Trump's running mate, Indiana Gov. Mike Pence, doubled down Tuesday night on that last claim. He pointed to proxies of the Islamic State militant group infiltrating Europe in the guise of refugees and gestured to the attacks in Paris in November.
“I will tell you, after two Syrian refugees were involved in the attack in Paris that is called Paris's 9/11, as governor of the state of Indiana, I have no higher priority than the safety and security of the people of my state,” he said. There's a blatant falsehood here: The identified assailants were all European nationals; none were Syrian refugees.
It does seem, though, that some members of that militant cell, which carried out its killing in the name of the Islamic State, may have returned from the battlefields of Syria on a mission for the extremist group. They used the same migrant routes plied by hundreds of thousands of refugees seeking passage into Europe and managed to get through security checks at various points, exploiting a system that is straining under the burden of the influx as well as the continent's bureaucratic disorganization and political dysfunction.
An exposé by my colleagues earlier this year followed the path of four Islamic State fighters from Syria, through Turkey and then to a Greek island, where they arrived with fake Syrian passports. Two were eventually picked up by authorities in Austria; the other two detonated themselves outside a soccer stadium in Saint-Denis, France.
The fact of this threat — the Islamic State has specifically said it will send its agents to sow havoc in the West — has polarized public opinion in Europe about the plight of refugees. Nevertheless, the continent's top leaders, including French President François Hollande and German Chancellor Angela Merkel, have reiterated support for refugees, while promising a greater regime of security checks and intelligence sharing.
But none of this really has much to do with the question of Syrian refugees being welcomed to the United States. As much as Trump, Pence and other Republican officials invoke Europe's security concerns, the analogy doesn't work.
The arrival of refugees and migrants into Europe is the spillover of a humanitarian crisis — Syria's neighbors are struggling to cope with more than 4 million Syrians now living within their borders. The promise of asylum in Europe and the continent's existing policies enabling freedom of movement have led to the disorganized migration by rubber dinghies and ferries, through smuggling networks and temporary camps, that was exploited by the Islamic State.
The United States, thousands of miles away, is not victim to this geography and can take in refugees through a much more careful and deliberate process. And make no mistake — the U.S. refugee resettlement program involves one of the world's most strict and protracted systems of vetting. It takes one to two years, as The Washington Post's Fact Checker observed earlier, and screenings by a host of federal agencies.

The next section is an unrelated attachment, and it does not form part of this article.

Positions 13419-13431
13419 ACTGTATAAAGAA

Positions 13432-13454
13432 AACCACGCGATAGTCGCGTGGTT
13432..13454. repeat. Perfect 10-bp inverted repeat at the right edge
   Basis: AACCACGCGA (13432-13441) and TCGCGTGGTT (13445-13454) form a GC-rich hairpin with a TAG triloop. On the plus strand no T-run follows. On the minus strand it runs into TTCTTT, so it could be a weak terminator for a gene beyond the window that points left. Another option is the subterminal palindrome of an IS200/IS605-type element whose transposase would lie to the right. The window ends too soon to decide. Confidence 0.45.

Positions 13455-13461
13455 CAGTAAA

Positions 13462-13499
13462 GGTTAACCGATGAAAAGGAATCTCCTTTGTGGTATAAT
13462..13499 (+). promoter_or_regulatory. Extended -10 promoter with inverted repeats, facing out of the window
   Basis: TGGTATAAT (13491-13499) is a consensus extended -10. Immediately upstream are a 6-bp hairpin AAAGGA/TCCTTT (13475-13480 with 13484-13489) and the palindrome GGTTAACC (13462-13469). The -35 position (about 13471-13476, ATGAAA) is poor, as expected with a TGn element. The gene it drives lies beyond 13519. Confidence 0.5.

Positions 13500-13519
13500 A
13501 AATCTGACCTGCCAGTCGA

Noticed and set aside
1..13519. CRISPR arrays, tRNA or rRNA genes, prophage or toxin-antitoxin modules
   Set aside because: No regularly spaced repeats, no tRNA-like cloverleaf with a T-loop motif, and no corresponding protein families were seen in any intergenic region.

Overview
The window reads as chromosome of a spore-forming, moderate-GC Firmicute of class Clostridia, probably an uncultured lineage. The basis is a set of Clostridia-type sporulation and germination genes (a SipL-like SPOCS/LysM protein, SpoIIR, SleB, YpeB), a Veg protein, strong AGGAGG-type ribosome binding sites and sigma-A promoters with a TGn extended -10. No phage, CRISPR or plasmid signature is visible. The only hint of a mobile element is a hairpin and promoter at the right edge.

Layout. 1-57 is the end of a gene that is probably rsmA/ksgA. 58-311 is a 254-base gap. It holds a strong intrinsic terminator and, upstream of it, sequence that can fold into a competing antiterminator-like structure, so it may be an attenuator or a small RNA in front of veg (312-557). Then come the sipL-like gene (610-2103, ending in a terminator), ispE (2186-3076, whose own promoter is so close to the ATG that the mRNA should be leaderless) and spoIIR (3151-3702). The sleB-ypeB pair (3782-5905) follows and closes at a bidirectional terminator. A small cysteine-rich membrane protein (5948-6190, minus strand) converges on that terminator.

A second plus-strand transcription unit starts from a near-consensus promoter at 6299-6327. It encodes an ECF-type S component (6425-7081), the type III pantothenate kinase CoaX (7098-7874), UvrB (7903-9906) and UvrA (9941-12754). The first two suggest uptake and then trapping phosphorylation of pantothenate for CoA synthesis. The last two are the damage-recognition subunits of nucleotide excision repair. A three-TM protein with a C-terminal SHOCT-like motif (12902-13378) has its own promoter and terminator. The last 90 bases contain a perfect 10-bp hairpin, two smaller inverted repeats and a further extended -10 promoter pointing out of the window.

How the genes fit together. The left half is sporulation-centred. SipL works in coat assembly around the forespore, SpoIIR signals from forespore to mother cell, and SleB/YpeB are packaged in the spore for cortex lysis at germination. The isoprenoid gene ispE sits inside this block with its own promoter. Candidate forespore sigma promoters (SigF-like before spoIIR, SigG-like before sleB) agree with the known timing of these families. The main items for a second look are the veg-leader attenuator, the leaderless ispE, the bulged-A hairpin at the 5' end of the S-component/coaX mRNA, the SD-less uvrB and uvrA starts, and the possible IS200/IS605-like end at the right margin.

Before the Paris attacks and the presidential election cycle, most of the criticism surrounding the U.S. refugee program was that it was too slow and that the Obama administration was letting in far too few Syrian refugees. U.S. resettlement of Syrians is conspicuously meager, especially when you consider the efforts made north of the border by the Canadian government to fast-track its program.
The common Republican refrain about vetting, voiced by Pence on Tuesday night, is that FBI Director James B. Comey has stated that it's “impossible” to know for certain who these refugees are. These remarks, though, were made in a very particular context: When faced with proposed Republican legislation that asked the FBI director and other top national security officials to personally vouch for each admitted refugee, Comey balked at the notion.
“Could I certify to there being no risk associated with an individual?” he said at a congressional hearing in December. “The bureau doesn't take positions on legislation, and we don't get involved in policy decisions. But that practically would be impossible.” Not wanting to assume direct personal accountability for each refugee is very different than saying there is no way to vet them: There is.
Nevertheless, this has become one of the many fact-free mantras of the 2016 U.S. election cycle. The certainty that refugees are a menace underlay a controversial tweet by Donald Trump Jr., the GOP nominee's son, who likened Syrian asylum seekers to poisoned candy. Never mind that the chances of being killed by a foreign-born terrorist in the United States is 1 in 3.64 billion.
Lone-wolf attacks by homegrown terrorists in Orlando, San Bernardino, Calif., and recently New York, inspired by the Islamic State, seemed to give the Trump campaign more ammunition to double-down on its hostility toward Syrian refugees. Yet none of those implicated in these attacks had much to do with Syria — some were American-born, and none of their families entered the United States through the program that is in place to vet Syrian refugees.
The only thing they have in common is a connection to countries that are Muslim-majority: The Trump campaign's politicking ultimately hinges on the demonization of a wide swath of humanity.
A federal appeals court hinted at that on Monday when it overruled Pence's move to block Syrian refugee resettlement in Indiana, saying that it amounted to illegal discrimination.
Judge Richard Posner, who happens to be a conservative, wrote for the court that Pence's position would be the equivalent of saying “that he wants to forbid black people to settle in Indiana not because they're black but because he's afraid of them, and since race is therefore not his motive, he isn't discriminating.”
The court described the vice-presidential nominee's scaremongering about terrorists posing as refugees as “nightmare speculation” with little evidence.
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